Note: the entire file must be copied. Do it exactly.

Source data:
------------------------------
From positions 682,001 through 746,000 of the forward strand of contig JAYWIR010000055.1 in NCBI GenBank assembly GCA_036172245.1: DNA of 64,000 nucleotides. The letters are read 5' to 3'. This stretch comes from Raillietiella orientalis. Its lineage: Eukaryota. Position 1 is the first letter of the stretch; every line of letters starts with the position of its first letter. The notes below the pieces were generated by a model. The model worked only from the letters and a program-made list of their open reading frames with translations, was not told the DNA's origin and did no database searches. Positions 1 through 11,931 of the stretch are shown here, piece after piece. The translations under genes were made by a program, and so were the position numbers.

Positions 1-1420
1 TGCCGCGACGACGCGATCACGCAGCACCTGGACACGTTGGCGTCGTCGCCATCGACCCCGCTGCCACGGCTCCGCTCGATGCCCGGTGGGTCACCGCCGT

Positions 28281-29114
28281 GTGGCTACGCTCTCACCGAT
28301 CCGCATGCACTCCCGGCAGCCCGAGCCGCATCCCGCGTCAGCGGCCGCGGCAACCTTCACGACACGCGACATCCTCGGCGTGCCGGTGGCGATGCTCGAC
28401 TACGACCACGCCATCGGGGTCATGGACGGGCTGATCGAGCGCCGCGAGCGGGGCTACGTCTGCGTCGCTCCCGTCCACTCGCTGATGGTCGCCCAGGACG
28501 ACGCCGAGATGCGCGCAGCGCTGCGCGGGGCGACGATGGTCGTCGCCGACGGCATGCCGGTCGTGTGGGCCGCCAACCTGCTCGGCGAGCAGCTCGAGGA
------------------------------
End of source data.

From positions 682,001 through 746,000 of the forward strand of contig JAYWIR010000055.1 in NCBI GenBank assembly GCA_036172245.1: DNA of 64,000 nucleotides. The letters are read 5' to 3'. This stretch comes from Raillietiella orientalis. Its lineage: Eukaryota. Position 1 is the first letter of the stretch; every line of letters starts with the position of its first letter. The notes below the pieces were generated by a model. The model worked only from the letters and a program-made list of their open reading frames with translations, was not told the DNA's origin and did no database searches. Positions 1 through 11,931 of the stretch are shown here, piece after piece. The translations under genes were made by a program, and so were the position numbers.

Positions 1-1420
1 TGCCGCGACGACGCGATCACGCAGCACCTGGACACGTTGGCGTCGTCGCCATCGACCCCGCTGCCACGGCTCCGCTCGATGCCCGGTGGGTCACCGCCGT

Positions 28281-29114
28281 GTGGCTACGCTCTCACCGAT
28301 CCGCATGCACTCCCGGCAGCCCGAGCCGCATCCCGCGTCAGCGGCCGCGGCAACCTTCACGACACGCGACATCCTCGGCGTGCCGGTGGCGATGCTCGAC
28401 TACGACCACGCCATCGGGGTCATGGACGGGCTGATCGAGCGCCGCGAGCGGGGCTACGTCTGCGTCGCTCCCGTCCACTCGCTGATGGTCGCCCAGGACG
28501 ACGCCGAGATGCGCGCAGCGCTGCGCGGGGCGACGATGGTCGTCGCCGACGGCATGCCGGTCGTGTGGGCCGCCAACCTGCTCGGCGAGCAGCTCGAGGA